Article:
The role of inflammation
A cardinal feature of the neuropathology of most AD brains is the evidence for a chronic neuroinflammatory process. Many recent reviews have summarized this topic in some detail (McGeer et al., 1996
; Akiyama et al., 2000
; Bamberger and Landreth, 2002
; Wyss-Coray and Mucke, 2002
; Wyss-Coray, 2006
; Glass et al., 2010
). While it is true that an inflammatory response accompanies tissue damage in many brain diseases including Parkinson’s (McGeer et al., 2001
; Nagatsu and Sawada, 2005
), ALS (Henkel et al., 2009
; Ilieva et al., 2009
), and others, AD is unique in the intimate association found between chronic inflammation and disease. There is also solid epidemiological evidence that inflammation serves as a cause of AD. Long-term use of high doses of certain non-steroidal anti-inflammatory drugs (NSAIDs) lowers the lifetime risk of AD from 30–60% (McGeer et al., 1996
; Stewart et al., 1997
; Vlad et al., 2008
), and there is biochemical evidence for elevated levels of cytokines such as Il-1, Il-6, TNFα and S100β in human AD brain (Griffin et al., 1998
; Akiyama et al., 2000
). Microgliosis as well as astrocytosis are prevalent, and most plaques are surrounded by activated astrocytes and invaded by activated microglia (McGeer et al., 1987
; Heneka and O'Banion, 2007
; El Khoury and Luster, 2008
; Rodriguez et al., 2009
Discussions of brain inflammation tend to focus on the microglial cell; however, a variety of cell types participate in the AD inflammatory response. These cell:cell interactions have been reviewed for other diseases (Ilieva et al., 2009
) and evidence for their importance appears in the AD literature as well (Griffin et al., 1998
; Mucke et al., 2000
; Wegiel et al., 2001
; Giri et al., 2002
; Griffin, 2006
). Through a variety of feed-forward loops, the microglial cells are assisted by the responses of astrocytes and brain vascular endothelial cells (Giri et al., 2002
) in maintaining a chronic shift in the inflammation status of the brain. The result of this network-like response is a chronic stress on neurons and their function. Cell cycle proteins are activated (Wu, Q. et al., 2000
), reactive oxygen species are produced (Keller et al., 1999
; Fuller et al., 2010
), mitochondrial function is reduced (Chen and Chan, 2009
), dendritic/axonal transport is impaired (Wu, H. Y. et al., 2010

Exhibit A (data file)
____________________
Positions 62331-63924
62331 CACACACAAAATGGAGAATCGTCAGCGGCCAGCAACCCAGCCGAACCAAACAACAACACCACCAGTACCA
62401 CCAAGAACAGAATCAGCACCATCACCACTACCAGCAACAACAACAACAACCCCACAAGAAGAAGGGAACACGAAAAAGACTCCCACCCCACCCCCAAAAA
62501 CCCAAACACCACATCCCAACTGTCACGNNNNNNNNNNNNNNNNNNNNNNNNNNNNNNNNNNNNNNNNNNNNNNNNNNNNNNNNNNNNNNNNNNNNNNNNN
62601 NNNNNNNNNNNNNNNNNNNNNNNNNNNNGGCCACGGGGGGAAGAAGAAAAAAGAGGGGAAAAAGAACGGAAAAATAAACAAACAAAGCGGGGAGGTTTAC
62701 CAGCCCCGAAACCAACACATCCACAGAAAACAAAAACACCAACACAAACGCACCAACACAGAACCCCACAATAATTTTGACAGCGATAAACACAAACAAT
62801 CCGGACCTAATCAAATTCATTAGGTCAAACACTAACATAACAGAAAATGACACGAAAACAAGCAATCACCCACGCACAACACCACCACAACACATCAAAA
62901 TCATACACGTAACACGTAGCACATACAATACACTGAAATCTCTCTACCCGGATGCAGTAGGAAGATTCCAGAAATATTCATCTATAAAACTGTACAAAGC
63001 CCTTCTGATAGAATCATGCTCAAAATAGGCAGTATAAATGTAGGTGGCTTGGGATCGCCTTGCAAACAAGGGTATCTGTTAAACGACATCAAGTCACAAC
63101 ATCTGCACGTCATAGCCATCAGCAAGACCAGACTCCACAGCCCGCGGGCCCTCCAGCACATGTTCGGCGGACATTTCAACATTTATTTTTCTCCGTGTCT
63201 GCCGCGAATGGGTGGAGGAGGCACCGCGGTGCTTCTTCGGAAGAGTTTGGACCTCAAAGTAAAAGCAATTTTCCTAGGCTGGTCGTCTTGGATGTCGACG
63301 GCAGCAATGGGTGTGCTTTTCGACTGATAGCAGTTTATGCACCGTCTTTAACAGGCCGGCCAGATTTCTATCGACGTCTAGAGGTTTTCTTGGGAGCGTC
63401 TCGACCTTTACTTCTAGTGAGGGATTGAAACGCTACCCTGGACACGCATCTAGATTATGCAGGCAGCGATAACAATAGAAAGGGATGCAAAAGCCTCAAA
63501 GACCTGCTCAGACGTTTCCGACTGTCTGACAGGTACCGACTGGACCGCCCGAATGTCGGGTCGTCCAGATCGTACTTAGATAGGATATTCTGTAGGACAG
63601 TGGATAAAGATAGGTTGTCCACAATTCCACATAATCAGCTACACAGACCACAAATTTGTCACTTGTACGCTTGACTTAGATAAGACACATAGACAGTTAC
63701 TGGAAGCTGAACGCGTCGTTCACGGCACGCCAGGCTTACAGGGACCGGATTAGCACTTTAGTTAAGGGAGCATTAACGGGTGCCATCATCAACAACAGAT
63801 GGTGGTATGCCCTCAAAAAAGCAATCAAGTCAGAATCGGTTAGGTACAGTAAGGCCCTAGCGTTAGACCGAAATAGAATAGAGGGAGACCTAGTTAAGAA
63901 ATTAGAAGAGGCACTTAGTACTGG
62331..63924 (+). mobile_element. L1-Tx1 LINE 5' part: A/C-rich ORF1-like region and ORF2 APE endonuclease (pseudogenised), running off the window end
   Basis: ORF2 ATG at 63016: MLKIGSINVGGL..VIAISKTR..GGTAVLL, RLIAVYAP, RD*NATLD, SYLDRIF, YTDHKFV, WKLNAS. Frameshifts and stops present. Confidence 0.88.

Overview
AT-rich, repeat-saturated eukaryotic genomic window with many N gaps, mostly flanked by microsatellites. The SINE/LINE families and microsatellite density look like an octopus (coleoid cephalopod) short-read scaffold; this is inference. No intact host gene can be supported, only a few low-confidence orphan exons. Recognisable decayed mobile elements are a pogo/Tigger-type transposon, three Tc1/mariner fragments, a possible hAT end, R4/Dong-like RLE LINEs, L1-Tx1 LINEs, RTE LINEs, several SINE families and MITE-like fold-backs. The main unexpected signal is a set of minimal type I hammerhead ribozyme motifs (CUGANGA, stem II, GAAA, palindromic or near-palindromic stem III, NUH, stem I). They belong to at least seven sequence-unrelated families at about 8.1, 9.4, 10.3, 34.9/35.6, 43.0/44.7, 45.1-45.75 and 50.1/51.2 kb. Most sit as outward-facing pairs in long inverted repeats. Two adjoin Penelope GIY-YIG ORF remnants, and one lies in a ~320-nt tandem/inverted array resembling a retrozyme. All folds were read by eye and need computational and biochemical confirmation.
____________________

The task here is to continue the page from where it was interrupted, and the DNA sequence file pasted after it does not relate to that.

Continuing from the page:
), etc. A second tenet of the new model, therefore, is that a chronic immune response, persisting over months and years, creates the unique chemistry and cellular physiology that results in the core symptoms we recognize as dementia of the Alzheimer’s type.
Two biologies – early and late stages of Alzheimer’s disease
Thus far, the re-envisioning of AD has included two important tenets. The first is that Alzheimer’s must be triggered by an injury. The second is that the establishment of unique type of chronic inflammation is required to set the brain’s chemistry on the path to AD. To fully capture the neurobiology of the disease, however, a third tenet must be introduced: the progression to full Alzheimer’s disease requires a functional discontinuity between the physiology of the brain cells in early and late stages of the disease. This dramatic change-of-state results in a ‘new normal’ biology, primed towards neurodegeneration and dementia. The exact meaning of this transition in biological terms is only beginning to be understood but some of its consequences are already becoming apparent. It is envisioned as a one-way cellular door; once a cell crosses the threshold, it can never return to its earlier state.
The best example of this change-of-state concept can be found in the paradoxical association of neuronal cell cycle events with the process of neurodegeneration. Neurons are generally considered to be permanently post-mitotic cells. But when they are stressed, fully differentiated neurons can and do re-initiate the enzymatic cascades of a normal cell cycle. Curiously, the cycle stalls after DNA replication such that the neurons can neither proceed into late G2/M-phase and complete division, nor can they reverse and turn off the cell cycle proteins. This new neuronal ‘state’ is of more than academic interest as it is dramatically elevated in populations of neurons that are at risk for death in several neurodegenerative diseases, the best studied of which is AD. The at-risk neurons re-express cell cycle proteins (Arendt et al., 1996